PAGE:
The Very Hungry Caterpillar introduces readers to a caterpillar as it curbs its hunger. The caterpillar then becomes a beautiful butterfly who is not so hungry. This book allows teachers to showcase days of the week and counting to students. I would use this book to help my students learn sequencing along with counting and addition. My students will put the events in order and they will tell how much food the caterpillar ate during the week.
Reading Level: Lexile AD460L
Chrysanthemum is a very relatable story to students who are just starting school. Dealing with the anxieties of trying to make new friends and being afraid of not fitting in can be addressed to students in a read aloud. The illustrations are colorful and detailed and connect with exactly what the text is saying. A fun example of a class chart to complete can be found at the following link. https://www.pinterest.com/pin/AVEzzFgNE5RXoPkSn2qTfz1ITgAdr5ht8-fY_sSpIhDRkSzapHSmFnI/.
You could even have students create their own flower pots with each letter of their name written on a flower petal, and then everything they love about themselves written on the pot.
Grade Level: Pre-K-2
Lexile Measure: 570L
I adore Pete the Cat! Whether he is rocking in his school shoes, magic sunglasses, or his groovy buttons, all kids love Pete. This particular book would be great for sequencing, number recognition, or color recognition. I've had the pleasure of watching a class play bingo while listening to the audiobook. It was a fun activity that had them on the edge of their seats!
Lexile - AD350L
“I am not pouting, and I am certainly not indulging in self-pity, as Eleanor accuses me. In fact, I am brooding. It is what artists do, we brood. To other, more active people, we appear selfish, obsessive, even narcissistic, which is why we prefer to brood in private.”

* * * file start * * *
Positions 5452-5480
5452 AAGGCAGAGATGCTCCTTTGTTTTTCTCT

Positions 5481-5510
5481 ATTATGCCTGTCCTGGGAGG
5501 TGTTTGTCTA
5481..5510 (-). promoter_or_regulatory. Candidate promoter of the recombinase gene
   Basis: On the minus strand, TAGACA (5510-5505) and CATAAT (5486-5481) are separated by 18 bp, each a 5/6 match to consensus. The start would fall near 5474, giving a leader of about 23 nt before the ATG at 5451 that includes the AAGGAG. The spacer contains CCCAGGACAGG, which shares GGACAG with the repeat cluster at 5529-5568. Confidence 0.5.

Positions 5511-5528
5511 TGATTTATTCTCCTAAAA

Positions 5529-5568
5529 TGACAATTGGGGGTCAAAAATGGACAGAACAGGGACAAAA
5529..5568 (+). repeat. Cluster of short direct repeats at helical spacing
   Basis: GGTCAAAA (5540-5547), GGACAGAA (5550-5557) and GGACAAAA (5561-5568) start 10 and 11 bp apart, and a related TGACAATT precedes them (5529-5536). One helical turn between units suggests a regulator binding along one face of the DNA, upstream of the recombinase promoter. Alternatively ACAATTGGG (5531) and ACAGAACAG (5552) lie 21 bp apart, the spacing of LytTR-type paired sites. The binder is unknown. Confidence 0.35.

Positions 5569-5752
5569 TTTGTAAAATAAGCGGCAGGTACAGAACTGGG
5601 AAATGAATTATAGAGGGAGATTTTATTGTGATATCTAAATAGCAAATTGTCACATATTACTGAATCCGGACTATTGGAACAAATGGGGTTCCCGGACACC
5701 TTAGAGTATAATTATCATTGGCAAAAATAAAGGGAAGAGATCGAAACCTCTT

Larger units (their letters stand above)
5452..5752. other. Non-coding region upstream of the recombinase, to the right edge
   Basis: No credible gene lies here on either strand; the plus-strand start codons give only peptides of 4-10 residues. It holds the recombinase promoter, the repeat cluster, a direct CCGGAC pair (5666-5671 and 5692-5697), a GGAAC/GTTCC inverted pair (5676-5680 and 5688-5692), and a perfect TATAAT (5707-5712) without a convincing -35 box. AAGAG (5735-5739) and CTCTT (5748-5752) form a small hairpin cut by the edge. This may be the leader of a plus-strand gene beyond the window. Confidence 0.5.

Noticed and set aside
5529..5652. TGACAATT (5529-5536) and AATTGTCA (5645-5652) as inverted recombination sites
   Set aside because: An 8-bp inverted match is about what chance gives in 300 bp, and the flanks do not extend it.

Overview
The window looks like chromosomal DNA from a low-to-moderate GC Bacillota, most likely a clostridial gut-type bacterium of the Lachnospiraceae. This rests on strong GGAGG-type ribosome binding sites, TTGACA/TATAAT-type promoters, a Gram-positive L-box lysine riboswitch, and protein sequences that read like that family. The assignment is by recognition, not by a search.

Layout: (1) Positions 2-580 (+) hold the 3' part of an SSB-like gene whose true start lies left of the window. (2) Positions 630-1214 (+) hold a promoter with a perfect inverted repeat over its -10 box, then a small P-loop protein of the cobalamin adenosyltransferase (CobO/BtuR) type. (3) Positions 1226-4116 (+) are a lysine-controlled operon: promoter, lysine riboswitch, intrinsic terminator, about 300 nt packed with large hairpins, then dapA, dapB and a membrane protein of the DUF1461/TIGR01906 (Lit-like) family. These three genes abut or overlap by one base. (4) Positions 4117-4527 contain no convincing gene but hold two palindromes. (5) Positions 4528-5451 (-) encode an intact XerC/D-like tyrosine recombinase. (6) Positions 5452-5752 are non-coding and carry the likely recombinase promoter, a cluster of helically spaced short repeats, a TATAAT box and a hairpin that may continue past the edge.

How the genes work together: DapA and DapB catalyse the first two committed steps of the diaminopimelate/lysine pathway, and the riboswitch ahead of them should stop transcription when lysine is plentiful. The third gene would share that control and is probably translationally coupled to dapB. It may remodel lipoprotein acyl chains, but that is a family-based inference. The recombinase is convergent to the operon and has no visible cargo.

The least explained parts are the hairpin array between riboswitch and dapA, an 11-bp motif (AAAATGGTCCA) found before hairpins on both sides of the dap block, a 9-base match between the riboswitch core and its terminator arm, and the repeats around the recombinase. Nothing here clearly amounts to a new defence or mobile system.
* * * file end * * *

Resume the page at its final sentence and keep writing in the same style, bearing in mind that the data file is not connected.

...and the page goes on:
In “Counting Heads” by David Marusek
SF stories often regurgitate medieval themes and settings, including wars, sword fighting, emperors, dukes, and so on. Star Wars and Dune do this, too. They would have us believe that people still fight with (light) sabres although they master FTL travel as well. Light sabres may be entertaining, but to me they are not serious SF. I prefer another kind of SF, the kind that shows NEW forms of human/alien behaviour induced by alien settings and new technology, NEW dilemmas and choices, and shows how current developments will play out in the not-too-distant future. In short, it kind of sheds light on the human condition as I’ve been writing “ad nauseam” on this blog. David's Marusek brilliant "Counting Heads" has no sword fighting, no laser guns. It does have court cases being pursued by Artificial Intelligence Assistance up to the Highest Court within milliseconds. People being "seared" - deprived of their online identity and thereby being unable to live a normal life. Societies with large numbers of clones such as "Maries" (that often marry Freds, who are fond of making lists for everything they do).
If you're into SF, read on.